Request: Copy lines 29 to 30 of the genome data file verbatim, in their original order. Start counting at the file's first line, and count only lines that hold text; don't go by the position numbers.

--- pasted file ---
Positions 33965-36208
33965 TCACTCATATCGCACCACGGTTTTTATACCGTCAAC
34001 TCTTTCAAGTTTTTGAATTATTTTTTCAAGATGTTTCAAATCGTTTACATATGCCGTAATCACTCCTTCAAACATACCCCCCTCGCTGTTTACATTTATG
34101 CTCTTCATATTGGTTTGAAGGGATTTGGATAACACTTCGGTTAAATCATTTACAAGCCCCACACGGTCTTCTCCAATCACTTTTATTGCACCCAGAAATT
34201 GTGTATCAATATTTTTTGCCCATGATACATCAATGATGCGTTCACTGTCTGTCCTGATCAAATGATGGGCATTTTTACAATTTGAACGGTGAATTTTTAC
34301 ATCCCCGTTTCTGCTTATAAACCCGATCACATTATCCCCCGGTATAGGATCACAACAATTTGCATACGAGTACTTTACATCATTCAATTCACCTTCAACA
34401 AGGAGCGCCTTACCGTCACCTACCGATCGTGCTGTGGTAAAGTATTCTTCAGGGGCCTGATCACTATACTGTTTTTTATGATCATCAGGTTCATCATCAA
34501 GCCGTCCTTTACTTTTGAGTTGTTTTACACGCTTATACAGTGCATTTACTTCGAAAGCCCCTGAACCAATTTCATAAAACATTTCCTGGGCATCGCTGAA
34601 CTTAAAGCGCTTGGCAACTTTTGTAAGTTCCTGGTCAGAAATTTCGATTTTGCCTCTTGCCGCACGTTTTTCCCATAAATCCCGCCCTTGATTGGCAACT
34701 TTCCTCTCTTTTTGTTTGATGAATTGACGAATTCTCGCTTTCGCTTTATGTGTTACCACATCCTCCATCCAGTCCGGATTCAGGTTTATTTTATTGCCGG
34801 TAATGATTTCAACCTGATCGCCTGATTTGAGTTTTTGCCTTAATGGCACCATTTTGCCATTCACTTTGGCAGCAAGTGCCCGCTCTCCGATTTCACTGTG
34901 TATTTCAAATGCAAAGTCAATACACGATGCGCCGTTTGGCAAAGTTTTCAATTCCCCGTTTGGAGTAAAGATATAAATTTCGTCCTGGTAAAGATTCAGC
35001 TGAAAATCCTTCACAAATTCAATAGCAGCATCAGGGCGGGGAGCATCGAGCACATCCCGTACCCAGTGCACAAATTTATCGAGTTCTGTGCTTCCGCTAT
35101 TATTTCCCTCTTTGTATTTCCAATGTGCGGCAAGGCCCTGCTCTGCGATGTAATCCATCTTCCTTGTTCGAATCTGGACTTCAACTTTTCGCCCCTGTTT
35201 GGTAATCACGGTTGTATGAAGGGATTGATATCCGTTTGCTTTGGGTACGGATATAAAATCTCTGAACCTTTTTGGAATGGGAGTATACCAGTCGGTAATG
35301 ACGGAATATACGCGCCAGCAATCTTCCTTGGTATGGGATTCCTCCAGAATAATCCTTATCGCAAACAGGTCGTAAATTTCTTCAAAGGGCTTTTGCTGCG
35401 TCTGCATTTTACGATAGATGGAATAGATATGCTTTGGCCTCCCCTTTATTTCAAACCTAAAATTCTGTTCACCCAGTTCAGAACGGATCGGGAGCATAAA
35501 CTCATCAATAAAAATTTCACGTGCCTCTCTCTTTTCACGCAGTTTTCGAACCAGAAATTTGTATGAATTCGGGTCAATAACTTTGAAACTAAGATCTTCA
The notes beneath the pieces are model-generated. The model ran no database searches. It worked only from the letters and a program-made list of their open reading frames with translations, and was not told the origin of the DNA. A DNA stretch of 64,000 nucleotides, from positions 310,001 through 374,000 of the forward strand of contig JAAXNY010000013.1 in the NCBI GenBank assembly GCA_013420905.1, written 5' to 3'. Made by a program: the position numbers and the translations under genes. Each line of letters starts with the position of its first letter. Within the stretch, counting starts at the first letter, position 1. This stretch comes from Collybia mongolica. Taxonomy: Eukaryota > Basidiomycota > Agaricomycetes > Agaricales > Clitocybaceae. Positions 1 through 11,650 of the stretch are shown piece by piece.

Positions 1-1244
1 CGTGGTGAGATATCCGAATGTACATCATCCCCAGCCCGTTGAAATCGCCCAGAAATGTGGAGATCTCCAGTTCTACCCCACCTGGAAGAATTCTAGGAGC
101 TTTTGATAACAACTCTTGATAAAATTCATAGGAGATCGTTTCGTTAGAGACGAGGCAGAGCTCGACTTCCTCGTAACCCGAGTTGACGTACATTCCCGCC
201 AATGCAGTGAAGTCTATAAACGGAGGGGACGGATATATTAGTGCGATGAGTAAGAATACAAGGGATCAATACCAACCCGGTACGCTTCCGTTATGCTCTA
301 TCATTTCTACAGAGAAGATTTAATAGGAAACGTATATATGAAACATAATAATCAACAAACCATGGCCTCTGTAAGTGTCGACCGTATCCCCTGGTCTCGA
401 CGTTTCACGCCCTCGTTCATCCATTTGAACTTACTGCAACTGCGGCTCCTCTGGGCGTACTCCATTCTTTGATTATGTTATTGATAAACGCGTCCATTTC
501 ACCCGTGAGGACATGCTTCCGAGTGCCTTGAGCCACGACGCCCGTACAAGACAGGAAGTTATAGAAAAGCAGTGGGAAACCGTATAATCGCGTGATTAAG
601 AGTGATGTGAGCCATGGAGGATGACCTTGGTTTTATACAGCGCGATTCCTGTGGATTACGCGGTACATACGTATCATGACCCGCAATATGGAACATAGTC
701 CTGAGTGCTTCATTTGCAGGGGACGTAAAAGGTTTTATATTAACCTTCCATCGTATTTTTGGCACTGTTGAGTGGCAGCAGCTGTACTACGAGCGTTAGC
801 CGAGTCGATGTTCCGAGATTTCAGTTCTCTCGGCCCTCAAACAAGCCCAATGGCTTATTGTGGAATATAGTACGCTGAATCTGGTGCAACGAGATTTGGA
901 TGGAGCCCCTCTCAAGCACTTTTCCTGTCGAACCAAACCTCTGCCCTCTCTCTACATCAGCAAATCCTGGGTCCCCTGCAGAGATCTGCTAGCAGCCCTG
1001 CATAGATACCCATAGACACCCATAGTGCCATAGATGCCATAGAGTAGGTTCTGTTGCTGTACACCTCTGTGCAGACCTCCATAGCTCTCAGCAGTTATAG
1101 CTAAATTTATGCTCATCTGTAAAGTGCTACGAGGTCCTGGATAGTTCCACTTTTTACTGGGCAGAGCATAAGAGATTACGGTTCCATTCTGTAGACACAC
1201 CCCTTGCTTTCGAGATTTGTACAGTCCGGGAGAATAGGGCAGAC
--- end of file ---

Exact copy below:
801 CGAGTCGATGTTCCGAGATTTCAGTTCTCTCGGCCCTCAAACAAGCCCAATGGCTTATTGTGGAATATAGTACGCTGAATCTGGTGCAACGAGATTTGGA
901 TGGAGCCCCTCTCAAGCACTTTTCCTGTCGAACCAAACCTCTGCCCTCTCTCTACATCAGCAAATCCTGGGTCCCCTGCAGAGATCTGCTAGCAGCCCTG